It’s unlikely that a few estadounidenses can make a difference in Argentina, but it would never hurt for a well-known American writer to speak out on the matter. I can imagine the New York Times would be much more likely to print an opinion piece from you than from an stay-at-home military wife even though her bio includes a love of cooking, travel, photography and a penchant to write about all three. Please think about it.

In the meantime, you have a big fan who shares your work whenever she can! I hope you continue to write about food and share your adventures of discovery. I can’t wait to read the rest of your book!

un beso argentino,

Angie

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4 thoughts on “An Open Letter to Michael Pollan

  1. Angie,
    My dad drive here a few weeks ago and brought some Colorado antelope, and deer, and elk. I really pity the people who don’t understand where their food comes from. Letting some stranger “raise” one’s food is like buddy breathing above water…all day long, or drinking someone else’s saliva, in that the choices they make affect you, also. I think slaughter house and feedlot tours, as well as factory farm and small farm tours should be an annual event for school kids from 6th grade until HS graduation. If the big operations have nothing to hide…

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    • It’s horrible how many people don’t understand where their food comes from… not only that, they don’t care to know. They think if they don’t know, it won’t hurt them. Yes, elementary school is the age to learn about our food and our food systems but the way we treat our animals is so horrific it would be considered child abuse to allow kids to see what happens. That should be a big clue that something is very wrong.

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  2. Really great post. I’m reading Cooked now, and am in “water”, so finished the “fire” section you talk about. So agree about the meat situation. We live in Vermont and we have switched to all local sources…wish it wasn’t such a luxury to do so in this country. The part about kids you mention above–I can see the conflict already arising w/my son–about why we eat meat, and the fact he loves animals so much and wouldn’t hurt a fly, literally, even an ant! I don’t want him to now about these things now, He’s only 8….it would be way too disturbing…but definitely in the future. I wish I knew more back then.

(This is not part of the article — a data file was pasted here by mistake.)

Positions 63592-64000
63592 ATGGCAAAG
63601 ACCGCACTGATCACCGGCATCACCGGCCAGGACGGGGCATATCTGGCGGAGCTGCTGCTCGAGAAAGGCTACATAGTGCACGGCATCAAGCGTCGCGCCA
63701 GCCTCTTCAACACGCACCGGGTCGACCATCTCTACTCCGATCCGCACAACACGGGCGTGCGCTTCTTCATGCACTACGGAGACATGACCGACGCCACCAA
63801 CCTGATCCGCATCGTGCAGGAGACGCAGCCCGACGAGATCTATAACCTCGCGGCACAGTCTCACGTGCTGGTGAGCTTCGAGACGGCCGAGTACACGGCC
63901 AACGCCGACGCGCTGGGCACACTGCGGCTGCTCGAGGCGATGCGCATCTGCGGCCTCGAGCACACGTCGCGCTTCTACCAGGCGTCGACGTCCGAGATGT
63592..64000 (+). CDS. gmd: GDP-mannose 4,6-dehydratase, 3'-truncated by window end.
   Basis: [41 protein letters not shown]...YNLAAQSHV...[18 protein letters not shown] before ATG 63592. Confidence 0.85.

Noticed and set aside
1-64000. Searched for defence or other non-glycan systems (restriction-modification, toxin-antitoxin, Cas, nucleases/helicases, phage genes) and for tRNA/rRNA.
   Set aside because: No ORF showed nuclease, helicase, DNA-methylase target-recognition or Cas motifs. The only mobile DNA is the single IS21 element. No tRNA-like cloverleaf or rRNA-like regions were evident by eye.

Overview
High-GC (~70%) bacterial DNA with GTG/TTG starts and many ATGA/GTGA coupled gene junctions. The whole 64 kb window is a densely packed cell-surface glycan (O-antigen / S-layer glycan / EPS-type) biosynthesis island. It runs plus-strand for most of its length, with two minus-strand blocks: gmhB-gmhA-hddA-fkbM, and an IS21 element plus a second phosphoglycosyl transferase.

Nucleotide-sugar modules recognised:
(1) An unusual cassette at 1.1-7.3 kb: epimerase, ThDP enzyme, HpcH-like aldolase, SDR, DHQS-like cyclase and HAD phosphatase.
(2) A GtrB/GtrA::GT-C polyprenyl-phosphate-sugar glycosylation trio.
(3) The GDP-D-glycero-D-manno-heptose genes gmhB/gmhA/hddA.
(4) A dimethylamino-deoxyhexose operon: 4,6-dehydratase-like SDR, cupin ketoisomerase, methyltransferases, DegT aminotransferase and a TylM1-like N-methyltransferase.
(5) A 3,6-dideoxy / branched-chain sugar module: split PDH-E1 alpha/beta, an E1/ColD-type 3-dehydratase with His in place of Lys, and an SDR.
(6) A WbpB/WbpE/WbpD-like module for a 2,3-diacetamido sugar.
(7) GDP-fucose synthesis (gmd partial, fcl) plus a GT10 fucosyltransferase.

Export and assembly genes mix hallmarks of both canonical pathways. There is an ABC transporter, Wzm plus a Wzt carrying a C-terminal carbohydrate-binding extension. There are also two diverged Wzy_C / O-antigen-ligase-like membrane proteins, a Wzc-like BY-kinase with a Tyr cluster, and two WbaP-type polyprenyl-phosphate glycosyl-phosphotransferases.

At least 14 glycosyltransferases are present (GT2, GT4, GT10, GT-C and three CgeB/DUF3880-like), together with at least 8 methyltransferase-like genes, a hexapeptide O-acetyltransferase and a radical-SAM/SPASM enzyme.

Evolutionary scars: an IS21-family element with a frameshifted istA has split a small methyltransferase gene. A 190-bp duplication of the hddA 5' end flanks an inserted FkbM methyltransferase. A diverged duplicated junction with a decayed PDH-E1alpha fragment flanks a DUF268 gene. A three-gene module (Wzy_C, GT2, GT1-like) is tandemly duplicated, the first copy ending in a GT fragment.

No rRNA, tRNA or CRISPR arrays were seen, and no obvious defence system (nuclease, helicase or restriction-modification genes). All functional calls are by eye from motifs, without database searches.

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    • Talking to kids about eating animals can be a tough one. My kids are both teenagers and they’ve known for a long time where their meat comes from. We have made the drive through Central CA many times and you can’t miss the huge feedlots and that alone has sparked many a conversation. We stopped eating feedlot beef after our tours in Germany – the Red Cross refuses to take our blood because the years we spent in Europe overlap with incidences of Mad Cow. Yet Americans eat beef every day that was never tested for Mad Cow and very likely, we have infected populations. Each time we move, our meat consumption changes, based very much on what we can afford to buy locally – humanely raised chicken was very expensive in DC but we could afford to buy pork from a local farm so we ate more pork. We’ve learned to flavor meals with a little meat and eat only big cuts of meat occasionally. And my kids like to say, the animals we eat had only one bad day – the day the died.

      Good luck finding a way to talk about eating animals with your son. If he’s anything like mine, talking about the honesty of farming, a real farm, and how animals are a part of the cycle of healthy farming but how too many animals are detrimental to the cycle might help.